Russia, China, Iran and North Korea: These four nations come up often when discussing the top threats facing the United States. These nations also possess advanced cyber capabilities, which are used for achieving a competitive economic advantage, sowing discord, raising money and a whole host of other reasons.

Kevin Mandia, CEO at cybersecurity firm FireEye, broke down these threats and the tactics of each nation in cyberspace during an August 15 keynote at DoDIIS Worldwide 2017 in St. Louis.

China

Mandia explained that he first responded to a Chinese-attributed breach back in the late 1990s while he was still in the military. The breach occurred at a university. While China’s hacking was not new, per se, Mandia said he discovered for the first time that China had a division of labor among their hackers.

Hackers, he said, were using a still-active account from a former Chinese foreign national who attended the university. The hackers logged in and validated the user ID and passphrase. This process continued as the hackers moved from one user ID to the next once one was compromised. All the user IDs and passphrases were different, Mandia said, meaning they had division of labor in which one set of hackers would test the accounts and another team would to go in and steal things based on the access.

China has since changed dramatically, he said.

Mandia said they were locked into China from about 2004 to 2015 observing over 80 companies compromised in the U.S. every month by military units or contractors in China.

However, since the infamous agreement minted between the Obama administration and the Chinese government not to steal economic information from private companies, Mandia said Chinese-attributed breaches among the private sector is down from 80 a month to under five based on the infrastructure they’re observing the Chinese on.

Russia

Russia is a different story, Mandia said.

Harkening back to his time in the military, Mandia said Russia’s modus operandi was if they were caught — and if one is any good in cyberspace, they can tell when they’ve been caught on someone else’s network — they would leave, preventing any observation of their behavior.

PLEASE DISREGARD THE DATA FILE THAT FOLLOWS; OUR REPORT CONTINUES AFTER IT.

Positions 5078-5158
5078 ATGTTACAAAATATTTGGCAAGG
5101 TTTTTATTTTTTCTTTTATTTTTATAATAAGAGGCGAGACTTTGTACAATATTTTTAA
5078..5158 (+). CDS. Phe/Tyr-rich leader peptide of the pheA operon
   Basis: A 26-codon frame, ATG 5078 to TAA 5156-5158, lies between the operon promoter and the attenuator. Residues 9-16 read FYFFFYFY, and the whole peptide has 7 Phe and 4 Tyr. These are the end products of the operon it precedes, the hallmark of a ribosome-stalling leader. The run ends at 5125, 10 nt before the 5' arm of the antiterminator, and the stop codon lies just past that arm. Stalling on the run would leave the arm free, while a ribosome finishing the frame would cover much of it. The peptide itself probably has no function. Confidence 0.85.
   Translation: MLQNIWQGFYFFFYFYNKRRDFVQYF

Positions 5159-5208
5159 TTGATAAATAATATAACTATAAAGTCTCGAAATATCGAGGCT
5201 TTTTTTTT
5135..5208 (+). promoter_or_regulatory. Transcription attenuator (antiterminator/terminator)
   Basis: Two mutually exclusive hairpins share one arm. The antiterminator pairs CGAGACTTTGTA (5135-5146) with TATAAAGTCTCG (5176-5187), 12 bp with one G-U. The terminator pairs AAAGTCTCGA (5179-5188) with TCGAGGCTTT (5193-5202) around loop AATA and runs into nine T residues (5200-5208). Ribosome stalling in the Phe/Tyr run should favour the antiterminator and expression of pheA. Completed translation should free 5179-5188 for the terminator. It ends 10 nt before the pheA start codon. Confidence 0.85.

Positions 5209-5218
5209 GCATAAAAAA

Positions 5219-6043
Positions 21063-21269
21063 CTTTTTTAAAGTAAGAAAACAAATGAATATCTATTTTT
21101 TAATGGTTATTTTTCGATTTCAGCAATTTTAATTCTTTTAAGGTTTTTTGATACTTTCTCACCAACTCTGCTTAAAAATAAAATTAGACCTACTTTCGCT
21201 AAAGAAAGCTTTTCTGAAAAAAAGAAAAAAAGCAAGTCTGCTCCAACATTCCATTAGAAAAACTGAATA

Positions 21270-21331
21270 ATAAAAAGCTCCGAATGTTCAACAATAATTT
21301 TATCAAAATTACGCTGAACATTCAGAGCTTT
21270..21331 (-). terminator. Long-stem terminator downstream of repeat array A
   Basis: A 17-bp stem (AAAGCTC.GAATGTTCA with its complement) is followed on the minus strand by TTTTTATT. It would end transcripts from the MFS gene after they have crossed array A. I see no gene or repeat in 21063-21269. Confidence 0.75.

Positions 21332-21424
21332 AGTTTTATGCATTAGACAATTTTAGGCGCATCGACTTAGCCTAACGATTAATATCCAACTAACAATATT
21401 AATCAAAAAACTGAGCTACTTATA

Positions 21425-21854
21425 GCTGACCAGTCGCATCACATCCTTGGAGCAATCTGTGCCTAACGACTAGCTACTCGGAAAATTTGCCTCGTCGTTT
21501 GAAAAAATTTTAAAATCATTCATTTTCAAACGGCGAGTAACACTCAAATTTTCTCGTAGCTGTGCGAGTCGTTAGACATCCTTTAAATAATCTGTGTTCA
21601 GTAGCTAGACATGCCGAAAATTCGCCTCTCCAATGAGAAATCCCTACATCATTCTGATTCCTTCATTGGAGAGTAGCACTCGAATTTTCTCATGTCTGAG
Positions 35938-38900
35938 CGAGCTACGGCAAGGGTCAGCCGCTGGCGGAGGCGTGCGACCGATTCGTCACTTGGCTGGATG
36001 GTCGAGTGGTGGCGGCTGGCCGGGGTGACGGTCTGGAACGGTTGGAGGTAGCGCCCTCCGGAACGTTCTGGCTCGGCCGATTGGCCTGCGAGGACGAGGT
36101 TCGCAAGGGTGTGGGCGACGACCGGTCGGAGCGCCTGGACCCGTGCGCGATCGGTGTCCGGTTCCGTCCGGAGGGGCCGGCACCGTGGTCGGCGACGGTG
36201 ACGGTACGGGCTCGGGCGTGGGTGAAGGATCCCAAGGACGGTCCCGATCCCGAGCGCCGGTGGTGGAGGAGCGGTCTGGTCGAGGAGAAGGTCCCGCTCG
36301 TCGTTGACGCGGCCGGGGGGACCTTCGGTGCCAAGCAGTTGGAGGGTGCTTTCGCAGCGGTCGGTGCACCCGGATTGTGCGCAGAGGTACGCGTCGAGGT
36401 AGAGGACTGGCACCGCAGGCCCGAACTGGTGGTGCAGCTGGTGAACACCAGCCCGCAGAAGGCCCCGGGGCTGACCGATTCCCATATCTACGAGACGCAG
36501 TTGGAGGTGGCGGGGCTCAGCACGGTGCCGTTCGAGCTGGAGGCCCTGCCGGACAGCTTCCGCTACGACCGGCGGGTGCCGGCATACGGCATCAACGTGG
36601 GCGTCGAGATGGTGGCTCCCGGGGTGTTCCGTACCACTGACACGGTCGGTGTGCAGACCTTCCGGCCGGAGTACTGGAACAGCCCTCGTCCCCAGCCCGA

The Russians followed these rules of engagements for two decades, Mandia said, but four things changed between 2015 and 2016 in their behavior.

First, they stopped disappearing once discovered. Responding to a breach at a government agency in August 2015, Mandia said he was surprised they didn’t leave. The Russians knew they were being watched as the cyber first responders were installing software.

The Russians also seemed to be mathematical with their malware placement using a different type on every 10th machine.

Second, the Russians stopped doing counter forensics. Mandia couldn’t say why they stopped, but offered conjecture that they started on a scale where it wasn’t sustainable, adding that counter forensics is a manual process involving deleting a directory on the infected system that houses their tools and other materials.

Third, the Russians broadened their targeting. Two groups in particular started to compromise professors on college campuses stealing emails of those known to be anti-Putin. Mandia said he’d seen the Chinese do this but he felt the Russians usually played fair in espionage stealing intellectual property for weapon systems but always doing it in a way that was .mil v. .mil or .gov v. .gov. This new behavior was a change in the game for the Russians, he added.

Fourth, they began doxing or stealing documents and leaking them. While the Russians were doing this in 2014 in European elections, this was a new tactic in 2016 against the U.S.

Similarly, Mandia noted how the free press in the U.S. puts it at a disadvantage to respond tit for tat against Russian hacking and meddling in the election. U.S. journalists cover high-profile hacks and doxes, reading emails, publishing materials and spreading it.

“If we hacked Putin’s email and posted it, what do you think would happen to him? Nothing. It’s totally asymmetrical,” Mandia said.

Lastly on Russia, he noted that the infrastructure the Russian government uses to attack U.S. companies and other nations happens to be a shared infrastructure with Russian criminals making attribution very frustrating.

North Korea

North Korea is hard to predict and their infrastructure is much smaller than China’s or Russia’s, Mandia said.

Expounding on North Korea’s unpredictability and bizarre tactics, he noted telltale signs that they were behind the SWIFT global financial messaging system breaches recently, but their behavior to make money is different from other breaches such as the Sony Pictures hack.

Mandia noted that he doesn’t think there are any rogue hackers in North Korea that might muddy the attribution waters as he estimates only seven or eight IP address in the entire country.

Iran

Iran has increasingly stepped up its game in the cyber world. Mandia said the first time he responded to them was 2008 after he had left the government for the private sector and he didn’t even know it was the Iranians. Some of his connections still in the government tipped him off that they were engaged with the Iranians, adding Iran was not very good back in 2008.

They’re a lot better now, he said, as they’ve had years of operational experience and showing signs of real cyber capability.

Vietnam

Mandia also threw in Vietnam, explaining that FireEye has exposed 13 different breaches attributed to the Vietnamese government. These cases highlight the asymmetry in cyberspace as a nation like Vietnam can get in the game.

There’s nothing simple about the breaches they’re doing, he said. They’re showing good language skills, good spear-phishing skills and good malware skills.